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In this first installment, Chris lays the groundwork for the series. The course begins with a discussion of portraiture and the characteristics that make an effective, story-filled portrait. Chris then explains the importance of establishing a connection with a subject and identifying those details that will help tell his or her story. Next, he explores elements such as location, natural lighting, and composition. The course concludes with an exploration of gear: the creative options that various lenses and cameras provide, and techniques for shooting efficiently and unobtrusively.
- The elements of narrative portraiture
- Choosing locations and working with natural light
- Connecting with your subject to better tell a story
- Composition strategies
- Choosing lenses and selecting gear for a shoot
- Camera-handling tips
Skill Level Beginner
Well it's one thing to see lights. It's another thing to find it and work with it. Here what I want to do is take a look at a handful of photos from some different photo shoots and explore how we can find and work with lights. Let's go ahead and turn off the lights and take a look at some images. Well in this first photograph we are going to see a picture that I took for a person who is a lead role in a film. And we're there meeting up in his house as he was putting his shoes on in the hall. I thought it was kind of interesting context.
You can see it's lit by the window. We actually made some fascinating photos here in this scenario, but what I wanted to do was get outside. So we got outside and we went down in the front of his house and I noticed that there is white driveway, white concrete. When I saw that I thought okay, this is perfect. We went and opened his garage and hung a little drop cloth behind him and that white concrete is going to bounce light back up on to the subject. As you can see in this next photo this is the type of image that we can make.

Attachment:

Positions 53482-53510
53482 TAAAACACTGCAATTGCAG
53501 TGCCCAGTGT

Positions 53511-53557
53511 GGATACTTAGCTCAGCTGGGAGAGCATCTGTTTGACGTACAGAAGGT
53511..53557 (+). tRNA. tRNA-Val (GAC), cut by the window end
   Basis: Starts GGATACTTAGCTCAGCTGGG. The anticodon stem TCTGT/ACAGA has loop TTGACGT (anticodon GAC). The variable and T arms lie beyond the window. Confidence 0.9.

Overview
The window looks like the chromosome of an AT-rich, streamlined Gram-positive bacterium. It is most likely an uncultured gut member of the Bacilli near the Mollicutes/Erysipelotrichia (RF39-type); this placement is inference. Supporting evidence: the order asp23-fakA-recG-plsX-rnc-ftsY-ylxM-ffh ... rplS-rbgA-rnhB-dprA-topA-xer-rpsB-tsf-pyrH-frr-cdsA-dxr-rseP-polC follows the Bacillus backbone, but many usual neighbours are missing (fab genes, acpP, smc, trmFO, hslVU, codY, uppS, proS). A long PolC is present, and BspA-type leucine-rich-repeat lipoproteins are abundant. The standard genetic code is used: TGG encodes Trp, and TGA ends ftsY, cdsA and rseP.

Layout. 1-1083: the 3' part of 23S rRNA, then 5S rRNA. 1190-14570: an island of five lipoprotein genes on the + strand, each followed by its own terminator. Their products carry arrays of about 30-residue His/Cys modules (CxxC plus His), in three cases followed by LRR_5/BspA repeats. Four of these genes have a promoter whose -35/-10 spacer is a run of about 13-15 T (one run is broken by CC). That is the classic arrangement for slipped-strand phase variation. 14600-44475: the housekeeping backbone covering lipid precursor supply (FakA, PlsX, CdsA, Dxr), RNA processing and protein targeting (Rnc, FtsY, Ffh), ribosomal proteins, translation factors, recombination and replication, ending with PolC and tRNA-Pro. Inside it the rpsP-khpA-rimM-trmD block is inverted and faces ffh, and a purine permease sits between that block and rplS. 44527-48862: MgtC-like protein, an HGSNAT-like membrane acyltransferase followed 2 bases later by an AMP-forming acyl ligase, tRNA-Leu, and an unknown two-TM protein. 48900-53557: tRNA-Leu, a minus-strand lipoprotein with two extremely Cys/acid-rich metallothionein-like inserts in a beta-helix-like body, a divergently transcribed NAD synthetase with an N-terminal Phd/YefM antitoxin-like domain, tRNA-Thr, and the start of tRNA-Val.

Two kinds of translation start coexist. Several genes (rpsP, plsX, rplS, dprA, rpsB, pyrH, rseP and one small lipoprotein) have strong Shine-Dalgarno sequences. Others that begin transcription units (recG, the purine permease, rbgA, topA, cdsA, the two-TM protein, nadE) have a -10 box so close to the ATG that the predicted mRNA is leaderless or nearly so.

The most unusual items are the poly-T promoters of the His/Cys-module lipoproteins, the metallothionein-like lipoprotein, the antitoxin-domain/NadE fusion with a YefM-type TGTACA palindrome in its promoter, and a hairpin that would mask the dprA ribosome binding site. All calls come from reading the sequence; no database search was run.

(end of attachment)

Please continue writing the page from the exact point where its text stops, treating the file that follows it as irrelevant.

You can see the street and the driveway reflecting back into the subject's eyes. In this image his eyes are out of focus, which isn't something you should do, but I like it. I think it's breaking that rule and an interest in an artistic way. Here's another type of a photograph made in that context. It's quiet, it's simple, it's strong. Yet another perspective. The story that I am trying to tell here is to tell enough but not too much. I want to keep things really simple. I am going for simple authentic and strong.
I am thinking through those things in my mind. Yet as I am thinking about those elements I'm also not afraid to create images say like this, one that's a little bit more happy, more direct, more straightforward, capturing that side of his character. Now I love photographing in context like this, where we have shade, where we have the sun being reflected back into the shade. You can get so attached to one scenario that you overlook something else. So after this we walked out into direct sun in the middle of the day.
Here you can see the next photograph. Now the light is harsh, there is a lot of contrast, but the colors are really vivid. It captures this interesting moment. So again when you're finding and working with light, you try to work with different types of light because you really never know what you might come up with. Okay, let's take a look at another photo shoot. Here I was out of photograph Ben Harper and this was just an initial snapshot. I am just trying to think visually. It's not a good photograph but it's telling me something about the light. I can see that the light is coming from behind the band I'm also starting to get tuned in that there are other band members I might want a photograph.